Suboxone is a drug that is used for treating addiction, specifically opioid use disorder. The drug is prescribed by doctors both inside addiction treatment facilities and outside at primary care offices. In recent years, in the wake of the American opioid addiction epidemic, there have been concerns about the number of doctors prescribing the drug. Given the scale of the epidemic, some two-million plus afflicted Americans, there simply are not enough doctors who are either licensed or willing to prescribe the potentially life-saving drug. Despite the fact that research shows Suboxone, or buprenorphine, is effective when used in conjunction with cognitive behavioral therapy(CBT).
New research highlights why buprenorphine has been underutilized. Showing that even when it is prescribed to patients with an opioid use disorder, recovery success rates are fairly low. Of the 20,124 people studied who were prescribed Suboxone for addiction, the researchers found that 27 percent used another opioid during treatment and 54 percent received one after treatment was over, The Washington Post reports. The findings were published in the journal Addiction.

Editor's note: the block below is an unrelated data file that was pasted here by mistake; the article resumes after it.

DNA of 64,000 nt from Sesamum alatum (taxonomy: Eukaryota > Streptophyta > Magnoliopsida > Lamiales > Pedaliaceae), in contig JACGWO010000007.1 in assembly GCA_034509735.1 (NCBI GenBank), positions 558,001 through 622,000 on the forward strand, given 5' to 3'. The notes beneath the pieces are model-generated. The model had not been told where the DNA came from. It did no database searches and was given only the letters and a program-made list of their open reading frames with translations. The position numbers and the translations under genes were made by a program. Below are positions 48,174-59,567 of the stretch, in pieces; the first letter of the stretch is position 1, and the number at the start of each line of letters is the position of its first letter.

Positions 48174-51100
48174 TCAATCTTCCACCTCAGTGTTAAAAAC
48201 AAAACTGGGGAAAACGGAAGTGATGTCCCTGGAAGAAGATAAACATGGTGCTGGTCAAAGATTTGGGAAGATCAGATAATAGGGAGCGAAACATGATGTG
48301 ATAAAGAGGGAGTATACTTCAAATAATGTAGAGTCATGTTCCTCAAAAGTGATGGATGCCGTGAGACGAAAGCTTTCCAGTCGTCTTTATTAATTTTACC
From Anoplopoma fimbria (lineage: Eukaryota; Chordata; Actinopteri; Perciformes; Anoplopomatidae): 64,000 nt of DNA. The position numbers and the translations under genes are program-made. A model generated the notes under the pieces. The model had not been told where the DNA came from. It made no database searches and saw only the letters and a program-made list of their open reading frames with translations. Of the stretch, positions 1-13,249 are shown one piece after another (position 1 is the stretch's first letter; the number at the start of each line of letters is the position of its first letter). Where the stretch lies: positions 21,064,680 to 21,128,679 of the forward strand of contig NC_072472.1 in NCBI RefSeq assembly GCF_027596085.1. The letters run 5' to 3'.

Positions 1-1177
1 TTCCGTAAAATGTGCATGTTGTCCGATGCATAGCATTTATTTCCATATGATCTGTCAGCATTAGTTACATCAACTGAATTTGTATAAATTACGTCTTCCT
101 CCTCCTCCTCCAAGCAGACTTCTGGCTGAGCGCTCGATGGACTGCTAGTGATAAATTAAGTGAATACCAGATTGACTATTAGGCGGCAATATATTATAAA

It is widely agreed upon that the longer one undergoes addiction treatment, the more equipped they will be for achieving long-term recovery. The longer the treatment, the stronger one’s recovery will be. Yet, the research shows that the average length of stay on buprenorphine was 55 days, according to the article. More than a month shorter than 90-day treatment programs that have become commonplace across the country.
The study also brings to light how the health care system in America is not coordinating their efforts. Caleb Alexander, co-director of the Center for Drug Safety and Effectiveness at the Johns Hopkins Bloomberg School of Public Health, said that the research: “raises important questions about the quality of care these patients are receiving and the degree to which their care is coordinated across our fragmented health-care system.”
Alexander pointed out that doctors are still not utilizing the prescription drug monitoring programs (PDMP), the article reports. He says that when patients continue to fill prescriptions for painkillers while also being prescribed Suboxone, it isn’t indicative of addicts gaming the system. It has more to do with “inefficiency and poor communication” throughout the healthcare system.
“Many doctors don’t use them [PDMPs]. Many doctors aren’t even registered. Many who are registered don’t use them regularly,” says Alexander. “I don’t think we can put this entirely on patients or providers or any other single stakeholder.”